Defts. contended that Pltf. had a congenital aneurysm that began leaking blood while he was working at the Hospital. They contended that after the triage nurse obtained a negative history from Pltf., she triaged him as urgent and sat him across from her as she triaged other patients. At 12:30, she examined him, took his vital signs, and determined that his chief complaint was a pulled muscle in his back. When Pltf. vomited at 1 PM, the triage nurse placed him on a stretcher and turned him over to another nurse, who followed up with him at 1:30 and found that he had normal vital signs . The nurse testified that Pltf. was alert, aware of his surroundings, but complained of a severe headache. A nurse requested that Dr. Sahgal examine Pltf., and Dr. Sahgal contended that his examination revealed no abnormal signs other than a painful headache. Deft. claimed that shortly after his examination, Dr. Sahgal spoke to his attending physician about performing a CAT scan. At 3 PM, before the CAT scan could be ordered, Pltf. s aneurysm ruptured.

Defts. contended that a CAT scan taken after the aneurysm ruptured showed a large mass of blood that was secondary to the event at 3 PM, and Pltf. was prepared for surgery with anesthesia starting at 5:30 PM and the initial incision at 6:45 PM. Defts. contended that good and accepted standards of medical care require that when a patient is suspected of having a bleed into the brain, appropriate testing includes a CAT scan which, if it reveals blood, leads to the performance of an angiogram to determine the origin of the blood. Defts. contended that performing surgery without first performing an angiogram to obtain a clear picture of the anatomy of the brain is not in accordance with good medical practice. Pltf. s expert neurosurgeon conceded that the standard of care in Pltf. s case included a CAT scan and an angiogram with the scheduling of surgery thereafter.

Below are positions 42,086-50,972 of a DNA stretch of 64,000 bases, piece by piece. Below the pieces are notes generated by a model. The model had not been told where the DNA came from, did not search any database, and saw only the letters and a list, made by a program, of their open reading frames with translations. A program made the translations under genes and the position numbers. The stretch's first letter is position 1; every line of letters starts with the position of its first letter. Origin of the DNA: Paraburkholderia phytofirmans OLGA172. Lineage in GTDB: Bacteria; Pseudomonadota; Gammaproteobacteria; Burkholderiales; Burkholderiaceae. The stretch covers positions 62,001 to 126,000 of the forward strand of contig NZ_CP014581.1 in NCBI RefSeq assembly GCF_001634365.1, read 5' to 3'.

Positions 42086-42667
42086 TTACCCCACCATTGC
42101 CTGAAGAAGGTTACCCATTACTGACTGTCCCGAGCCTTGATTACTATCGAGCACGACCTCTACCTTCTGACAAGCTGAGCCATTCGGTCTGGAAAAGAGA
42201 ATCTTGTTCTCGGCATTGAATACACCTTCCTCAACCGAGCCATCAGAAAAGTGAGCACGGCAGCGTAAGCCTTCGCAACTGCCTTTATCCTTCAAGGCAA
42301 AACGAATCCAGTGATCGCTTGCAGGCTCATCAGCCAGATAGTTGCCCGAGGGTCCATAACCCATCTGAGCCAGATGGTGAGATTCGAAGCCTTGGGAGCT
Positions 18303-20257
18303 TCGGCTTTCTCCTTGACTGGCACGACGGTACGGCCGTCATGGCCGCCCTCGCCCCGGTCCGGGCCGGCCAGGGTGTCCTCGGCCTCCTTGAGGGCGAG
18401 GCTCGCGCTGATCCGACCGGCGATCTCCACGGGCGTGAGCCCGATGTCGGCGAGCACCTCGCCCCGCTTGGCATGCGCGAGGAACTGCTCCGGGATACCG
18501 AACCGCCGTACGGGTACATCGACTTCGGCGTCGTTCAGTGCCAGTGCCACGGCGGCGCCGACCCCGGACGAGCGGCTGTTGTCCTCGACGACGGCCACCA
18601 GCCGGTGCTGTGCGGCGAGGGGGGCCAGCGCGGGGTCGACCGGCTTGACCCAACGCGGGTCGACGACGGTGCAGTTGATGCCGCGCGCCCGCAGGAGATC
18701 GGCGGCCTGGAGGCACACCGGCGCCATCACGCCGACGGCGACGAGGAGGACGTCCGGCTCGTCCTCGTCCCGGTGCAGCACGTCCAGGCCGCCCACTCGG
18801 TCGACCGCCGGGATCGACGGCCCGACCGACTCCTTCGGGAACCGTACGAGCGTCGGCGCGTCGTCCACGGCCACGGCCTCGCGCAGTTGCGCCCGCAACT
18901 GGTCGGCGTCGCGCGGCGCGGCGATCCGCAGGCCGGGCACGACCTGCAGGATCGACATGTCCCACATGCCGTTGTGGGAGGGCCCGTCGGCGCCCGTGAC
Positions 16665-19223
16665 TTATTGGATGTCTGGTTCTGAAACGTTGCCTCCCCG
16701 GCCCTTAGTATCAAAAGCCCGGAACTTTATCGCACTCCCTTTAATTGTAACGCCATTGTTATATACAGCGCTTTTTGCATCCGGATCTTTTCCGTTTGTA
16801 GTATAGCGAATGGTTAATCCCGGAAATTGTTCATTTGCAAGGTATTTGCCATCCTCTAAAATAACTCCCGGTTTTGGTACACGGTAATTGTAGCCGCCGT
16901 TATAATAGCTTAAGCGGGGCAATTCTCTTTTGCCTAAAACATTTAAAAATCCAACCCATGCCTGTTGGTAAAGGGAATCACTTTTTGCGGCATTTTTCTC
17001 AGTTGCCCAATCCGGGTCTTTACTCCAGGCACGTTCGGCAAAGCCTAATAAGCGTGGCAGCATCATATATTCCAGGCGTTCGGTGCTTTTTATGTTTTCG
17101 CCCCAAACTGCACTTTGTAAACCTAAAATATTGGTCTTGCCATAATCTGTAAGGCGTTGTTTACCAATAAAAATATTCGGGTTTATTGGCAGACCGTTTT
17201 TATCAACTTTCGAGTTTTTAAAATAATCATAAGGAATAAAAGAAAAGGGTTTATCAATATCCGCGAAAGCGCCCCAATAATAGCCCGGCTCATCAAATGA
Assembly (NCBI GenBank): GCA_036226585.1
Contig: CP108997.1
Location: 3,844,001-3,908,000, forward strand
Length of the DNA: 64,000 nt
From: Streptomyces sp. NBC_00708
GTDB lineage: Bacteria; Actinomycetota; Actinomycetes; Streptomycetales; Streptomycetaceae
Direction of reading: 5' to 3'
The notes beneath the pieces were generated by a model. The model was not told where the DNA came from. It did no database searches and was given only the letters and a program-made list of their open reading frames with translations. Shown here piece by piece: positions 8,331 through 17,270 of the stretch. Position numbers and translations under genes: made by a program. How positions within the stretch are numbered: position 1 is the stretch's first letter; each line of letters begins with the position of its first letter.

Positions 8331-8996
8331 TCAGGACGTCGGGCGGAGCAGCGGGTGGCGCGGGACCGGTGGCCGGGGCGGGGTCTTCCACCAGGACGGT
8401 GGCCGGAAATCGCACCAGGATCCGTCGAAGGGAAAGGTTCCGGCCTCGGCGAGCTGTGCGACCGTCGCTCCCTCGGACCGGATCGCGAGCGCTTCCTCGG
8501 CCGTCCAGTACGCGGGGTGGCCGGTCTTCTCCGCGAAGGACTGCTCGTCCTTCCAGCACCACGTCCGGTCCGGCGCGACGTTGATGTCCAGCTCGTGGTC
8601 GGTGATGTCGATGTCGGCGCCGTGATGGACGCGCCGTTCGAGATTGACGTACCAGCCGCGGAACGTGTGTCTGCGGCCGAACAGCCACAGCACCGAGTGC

The jury found that Deft. Hospital was negligent in its failure to obtain a timely CAT scan and operate on an emergency basis, and in failing to give Pltf. any medications to control his blood pressure and intracranial pressure, in accordance with accepted medical standards.

Pltf. suffered quadriplegia and severe brain damage with impairment to his intellectual, emotional, and cognitive abilities. He is permanently confined to a nursing home, and requires around-the- clock care. Carrier: Fireman s Fund.

Pltf. Experts: Dr. Craig Smestad, emergency medicine and internist, Smithtown; Dr. Lawrence Shields, neurologist, Manhattan; Dr. Stanley Stellar, neurosurgeon, Englewood, New Jersey; Edmond Provder, Ph.D., Occupational Assessment Services, life care, Manhattan; Conrad Berenson, Ph.D., economist, Woodbury.

Deft. Experts: Dr. George Tyson, neurosurgeon, Stony Brook Hospital; Dr. Rene Kotzen, treating neurosurgeon (assisted at Pltf. s surgery), Brooklyn.